The celebrations to coincide with the 75th Anniversary of the Normandy landings in June produced some remarkable moments both in the air and on the ground. Amongst the festivities was a remarkable gathering of C-47s/DC-3s, a type forever associated with the landings, both for their role in dropping troops and towing gliders.
While much of the pre-planned publicity was centred on the events at Duxford and in Normandy, a number of the aircraft descended on Old Warden during the first weekend in June. This was an unprecedented sight for a number of reasons.
First of all there was the fact that not a single Dakota had touched down at the small Bedfordshire airfield until a month prior at the collection’s season opener at which time it was the largest aeroplane ever to land there (only to be outdone by the arrival of the Catalina a few moments later). This meant that having seven examples on the ground would enter the airshow history books.
What made the collection even more special was that it was entirely made up of US based examples that had come over in the weeks prior especially for the occasion. This included two aircraft from the Commemorative Air Force (That’s All Brother and Betty’s Biscuit Bomber) as well as more familiar aircraft to the UK such as Placid Lassie. There were civilian marked examples present as well, with John Sessions’ immaculate Pan-Am example.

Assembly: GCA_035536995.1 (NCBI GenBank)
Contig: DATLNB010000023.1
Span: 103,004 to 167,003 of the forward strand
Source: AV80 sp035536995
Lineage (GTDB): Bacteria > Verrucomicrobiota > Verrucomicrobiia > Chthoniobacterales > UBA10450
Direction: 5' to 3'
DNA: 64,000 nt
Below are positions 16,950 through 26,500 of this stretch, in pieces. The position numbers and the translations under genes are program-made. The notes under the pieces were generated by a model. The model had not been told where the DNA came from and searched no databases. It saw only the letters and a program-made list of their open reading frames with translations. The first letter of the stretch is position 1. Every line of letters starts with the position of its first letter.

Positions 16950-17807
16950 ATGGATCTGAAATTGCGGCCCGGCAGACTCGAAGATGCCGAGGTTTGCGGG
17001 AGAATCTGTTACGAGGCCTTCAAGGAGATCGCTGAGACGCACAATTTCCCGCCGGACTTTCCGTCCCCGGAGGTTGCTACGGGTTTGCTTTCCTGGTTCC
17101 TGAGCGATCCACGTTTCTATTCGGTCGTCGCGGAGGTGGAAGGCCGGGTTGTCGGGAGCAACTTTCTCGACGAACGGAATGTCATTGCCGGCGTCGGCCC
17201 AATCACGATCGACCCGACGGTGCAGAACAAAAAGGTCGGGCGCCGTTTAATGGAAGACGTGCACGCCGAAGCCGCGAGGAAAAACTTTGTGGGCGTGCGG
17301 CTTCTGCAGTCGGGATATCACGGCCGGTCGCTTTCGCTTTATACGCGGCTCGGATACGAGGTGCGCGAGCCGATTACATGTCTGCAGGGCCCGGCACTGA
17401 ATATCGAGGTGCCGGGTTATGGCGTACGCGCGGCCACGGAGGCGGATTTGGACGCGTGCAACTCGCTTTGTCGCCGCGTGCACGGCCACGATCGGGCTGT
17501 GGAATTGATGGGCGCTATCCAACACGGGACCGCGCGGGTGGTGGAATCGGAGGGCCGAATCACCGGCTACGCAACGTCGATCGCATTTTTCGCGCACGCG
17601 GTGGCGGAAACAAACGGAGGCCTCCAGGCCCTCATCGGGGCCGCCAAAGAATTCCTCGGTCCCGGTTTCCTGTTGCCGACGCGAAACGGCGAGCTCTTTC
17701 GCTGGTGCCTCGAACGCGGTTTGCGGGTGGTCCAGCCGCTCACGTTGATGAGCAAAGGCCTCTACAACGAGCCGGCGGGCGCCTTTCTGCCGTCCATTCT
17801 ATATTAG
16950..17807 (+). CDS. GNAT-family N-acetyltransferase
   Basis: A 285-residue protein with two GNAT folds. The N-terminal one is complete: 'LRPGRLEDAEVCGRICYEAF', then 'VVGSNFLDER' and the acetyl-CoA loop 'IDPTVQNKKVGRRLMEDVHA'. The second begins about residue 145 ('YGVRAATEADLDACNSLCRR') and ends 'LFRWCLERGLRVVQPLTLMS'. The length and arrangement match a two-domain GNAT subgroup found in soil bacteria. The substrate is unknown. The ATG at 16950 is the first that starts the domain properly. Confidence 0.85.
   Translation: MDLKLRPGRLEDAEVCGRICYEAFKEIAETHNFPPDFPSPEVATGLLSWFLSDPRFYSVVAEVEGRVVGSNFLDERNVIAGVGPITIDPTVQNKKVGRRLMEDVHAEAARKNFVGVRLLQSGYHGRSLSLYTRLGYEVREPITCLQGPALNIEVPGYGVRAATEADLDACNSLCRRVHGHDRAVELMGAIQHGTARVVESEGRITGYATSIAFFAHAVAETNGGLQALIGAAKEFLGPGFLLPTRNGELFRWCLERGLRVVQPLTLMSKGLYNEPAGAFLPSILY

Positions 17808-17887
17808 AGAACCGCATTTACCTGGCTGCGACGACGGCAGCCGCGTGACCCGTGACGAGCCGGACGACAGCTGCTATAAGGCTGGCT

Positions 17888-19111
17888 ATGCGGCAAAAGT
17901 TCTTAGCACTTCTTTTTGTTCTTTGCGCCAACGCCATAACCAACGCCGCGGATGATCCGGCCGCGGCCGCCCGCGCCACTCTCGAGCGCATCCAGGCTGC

Though they didn’t take part in the flying display they were on show for an extended period in the paddock for public inspection. This was the only time during the festivities where so many of the aircraft were available on an unrestricted basis with many offering a chance to get onboard.
Half way through the flying display the seven Douglas machines fired up and taxied over the the far side of the airfield for power checks before taking off in a stream take off. This was certainly an unforgettable sight and a moment that will long be held in high regard by those present.